The Mayo Clinic and John Hopkins agree that a Mediterranean diet — rich in fresh fruits, vegetables, olive oil, nuts, seeds, legumes, unrefined whole grains, low fat dairy products such as yogurt and fish — offers heart-healthy benefits. But a Mediterranean diet also benefits your brain. Studies show that people who closely follow a Mediterranean diet seem less likely to develop cognitive decline when compared with people who don't follow the diet. The diet is a derivative of the Omega Diet.
The APO E Gene Diet
Everyone's body is built around and largely controlled by the genes we inherit from our biological parents. This basic blueprint is called a genotype. One of the most influential genes that predisposes us to a myriad of chronic diseases is the APO E 4 Gene (found on chromosome 19). This gene is associated with increased brain inflammation and reduced brain anti-oxidant activity.
The APO E 4 gene is a "risk gene" which increases the likelihood of developing a disease, but does not guarantee it will happen. It is present in about 25 to 30 percent of the population. It is an established fact that people who carry the APO E 4 gene are more prone (40% - 90%, depending on the genetic expression) of developing late-onset AD. Forty percent of people that develop late onset Alzheimer's have the gene.
Conversely, you can get AD without having the APO E 4 gene, suggesting the existence of additional environmental and genetic factors responsible for late-onset AD. There are large research projects underway to further define the role of genetics and AD.
Importantly, there are lifestyle choices, including diet and exercises that can mitigate the likelihood of developing AD if you know you have this gene. Even an agreed upon healthy diet, such as low fat, might be the wrong diet for a specific genotype. Knowing your genotype is the key to these choices and diminishing the risk of developing AD or other illnesses.
A blood test is available to check for the APO E 4 gene. The genotyping and the interpretation of the results are currently available if one wants to find out more about this interesting and important subject.
* Statements on this website have not been evaluated by the Food and Drug Administration. The information is not intended to diagnose, treat, cure or prevent any disease or condition. Consult your physician before taking any vitamins or supplements or making any significant dietary changes.
The USDA Food Pyramid NO
This is the food pyramid that until June 2011 was recommended by the United States Dept of Agriculture. which is upside down compared to a healthy diet.
Note that bread, cereals, rice and pasta form the base of the pyramid.
It's no wonder that so many Americans are overweight and beset with chronic illnesses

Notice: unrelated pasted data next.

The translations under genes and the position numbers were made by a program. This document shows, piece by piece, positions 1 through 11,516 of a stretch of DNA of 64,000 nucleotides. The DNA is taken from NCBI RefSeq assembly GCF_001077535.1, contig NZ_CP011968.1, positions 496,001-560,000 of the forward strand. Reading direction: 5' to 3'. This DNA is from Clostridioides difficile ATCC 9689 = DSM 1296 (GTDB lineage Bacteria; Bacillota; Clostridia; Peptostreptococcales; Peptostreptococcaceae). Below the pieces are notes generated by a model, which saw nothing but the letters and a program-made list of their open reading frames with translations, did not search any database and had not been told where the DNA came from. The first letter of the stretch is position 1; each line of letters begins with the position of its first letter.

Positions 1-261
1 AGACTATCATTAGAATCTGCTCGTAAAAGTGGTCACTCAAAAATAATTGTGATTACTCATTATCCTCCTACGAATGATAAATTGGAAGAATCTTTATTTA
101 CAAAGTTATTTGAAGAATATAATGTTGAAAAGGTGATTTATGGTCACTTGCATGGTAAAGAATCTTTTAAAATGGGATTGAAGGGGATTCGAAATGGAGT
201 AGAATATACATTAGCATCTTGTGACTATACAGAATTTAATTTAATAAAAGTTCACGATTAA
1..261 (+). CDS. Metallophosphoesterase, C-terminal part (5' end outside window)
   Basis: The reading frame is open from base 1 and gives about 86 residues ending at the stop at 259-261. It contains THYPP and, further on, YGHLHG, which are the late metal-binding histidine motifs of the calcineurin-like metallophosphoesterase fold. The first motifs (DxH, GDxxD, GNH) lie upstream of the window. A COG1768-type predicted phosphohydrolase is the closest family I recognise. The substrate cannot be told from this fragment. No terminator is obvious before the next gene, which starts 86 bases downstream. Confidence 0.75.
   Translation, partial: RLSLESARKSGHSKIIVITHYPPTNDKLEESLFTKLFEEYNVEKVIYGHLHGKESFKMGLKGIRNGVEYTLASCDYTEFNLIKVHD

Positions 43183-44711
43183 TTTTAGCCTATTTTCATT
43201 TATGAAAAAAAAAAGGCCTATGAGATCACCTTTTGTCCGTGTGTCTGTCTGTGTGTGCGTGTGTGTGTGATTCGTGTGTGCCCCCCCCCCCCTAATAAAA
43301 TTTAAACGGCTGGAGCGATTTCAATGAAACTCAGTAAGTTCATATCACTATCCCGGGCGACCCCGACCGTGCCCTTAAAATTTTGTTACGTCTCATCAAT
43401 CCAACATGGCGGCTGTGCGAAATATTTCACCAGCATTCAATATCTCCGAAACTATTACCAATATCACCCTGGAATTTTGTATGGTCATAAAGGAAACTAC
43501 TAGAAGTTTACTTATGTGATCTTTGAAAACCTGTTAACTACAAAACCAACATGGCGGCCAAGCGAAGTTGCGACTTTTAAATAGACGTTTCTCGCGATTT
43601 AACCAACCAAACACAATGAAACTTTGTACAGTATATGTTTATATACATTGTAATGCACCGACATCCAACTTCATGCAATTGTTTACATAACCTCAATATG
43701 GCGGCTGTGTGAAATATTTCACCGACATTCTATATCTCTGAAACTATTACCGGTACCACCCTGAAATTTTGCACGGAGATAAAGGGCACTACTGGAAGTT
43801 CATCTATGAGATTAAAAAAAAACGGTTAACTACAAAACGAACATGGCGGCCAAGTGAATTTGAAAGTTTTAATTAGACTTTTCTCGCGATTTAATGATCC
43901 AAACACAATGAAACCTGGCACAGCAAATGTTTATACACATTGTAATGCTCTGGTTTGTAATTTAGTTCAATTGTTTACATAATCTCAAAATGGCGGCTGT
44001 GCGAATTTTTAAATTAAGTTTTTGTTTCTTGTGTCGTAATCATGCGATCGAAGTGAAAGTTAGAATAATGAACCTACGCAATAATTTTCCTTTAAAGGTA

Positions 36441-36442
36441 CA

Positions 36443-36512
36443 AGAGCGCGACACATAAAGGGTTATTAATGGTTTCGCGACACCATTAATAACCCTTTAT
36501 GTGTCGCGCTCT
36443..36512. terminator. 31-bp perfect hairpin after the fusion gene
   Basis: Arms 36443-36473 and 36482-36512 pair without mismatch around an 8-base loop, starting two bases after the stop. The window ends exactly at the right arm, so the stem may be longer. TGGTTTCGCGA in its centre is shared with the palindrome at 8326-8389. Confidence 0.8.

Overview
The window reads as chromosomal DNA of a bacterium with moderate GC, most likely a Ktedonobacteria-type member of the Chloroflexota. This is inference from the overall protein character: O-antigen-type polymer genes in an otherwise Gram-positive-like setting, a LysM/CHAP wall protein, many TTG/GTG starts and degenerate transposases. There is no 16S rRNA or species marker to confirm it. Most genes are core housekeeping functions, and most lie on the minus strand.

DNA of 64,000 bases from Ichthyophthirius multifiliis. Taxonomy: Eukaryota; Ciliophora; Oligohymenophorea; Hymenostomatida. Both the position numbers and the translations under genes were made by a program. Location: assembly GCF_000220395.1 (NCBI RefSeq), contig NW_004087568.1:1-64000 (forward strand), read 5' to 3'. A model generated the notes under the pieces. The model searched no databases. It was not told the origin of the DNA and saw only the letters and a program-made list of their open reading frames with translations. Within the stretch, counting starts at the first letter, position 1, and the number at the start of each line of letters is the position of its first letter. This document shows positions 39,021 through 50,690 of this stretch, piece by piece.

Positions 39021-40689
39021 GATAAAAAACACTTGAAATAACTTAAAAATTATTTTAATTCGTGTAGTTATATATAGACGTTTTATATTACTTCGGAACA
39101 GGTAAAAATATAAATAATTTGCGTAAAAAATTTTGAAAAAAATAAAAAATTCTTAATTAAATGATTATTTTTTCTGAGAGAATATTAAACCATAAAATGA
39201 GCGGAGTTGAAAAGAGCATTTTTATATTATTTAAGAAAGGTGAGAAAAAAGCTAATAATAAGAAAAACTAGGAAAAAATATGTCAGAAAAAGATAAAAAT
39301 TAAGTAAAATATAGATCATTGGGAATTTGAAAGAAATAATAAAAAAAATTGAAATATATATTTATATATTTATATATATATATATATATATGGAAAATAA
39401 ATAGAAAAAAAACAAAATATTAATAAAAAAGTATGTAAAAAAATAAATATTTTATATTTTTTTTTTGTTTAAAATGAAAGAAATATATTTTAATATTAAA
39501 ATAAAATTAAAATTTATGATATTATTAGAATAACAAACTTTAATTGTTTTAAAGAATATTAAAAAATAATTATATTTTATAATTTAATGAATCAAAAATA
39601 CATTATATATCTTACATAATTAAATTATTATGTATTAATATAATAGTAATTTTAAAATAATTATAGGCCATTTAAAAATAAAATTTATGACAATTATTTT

New USDA Food Plate
In June 2011 the USDA replaced its pyramid the a food
plate called 'My Plate"
It is s split into four sections -- red for fruits, green for
vegetables, orange for grains, and purple for protein --
with a separate blue section for dairy on the side.
The icon makes it clear that fruits and veggies should make up half of your meal, while protein is the smallest part of the plate. The grain portion is a bit larger and still offers the advice to "make half your grains whole," which some nutritionists say leaves too much room for less healthy refined grains such as white rice and white bread.
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The "Mind" Diet: YES YES
A 2015 study published in Alzheimer's and Dementia from Rush University in Chicago found that a diet coined the "MIND" (Mediterranean-DASH Intervention for Neurodegenerative Delay) Diet reduced the risk of Alzheimer’s by as much as 54%.
It was also found to have protective powers, even when not followed rigorously. Researchers found that adults who followed the diet only part of the time still cut their risk of the disease by about 35%.
It was developed by combining the Mediterranean and DASH (Dietary Approaches to Stop Hypertension) diets and was specifically designed according to the latest research on how nutrition affects the brain.
The eating pattern goes big on natural plant-based foods while limiting red meat, saturated fat and sweets. Researchers found that people who stuck to a diet that included foods like berries, leafy greens, and fish had a major drop in their risk for the memory-sapping disorder.
It differs from the Mediterranean diet in that it emphasizes consuming more green leafy vegetables and berries rather than other fruits, and recommends fish to be eaten 5X/week. It emphasizes 10 foods that should be eaten and 5 foods to avoid.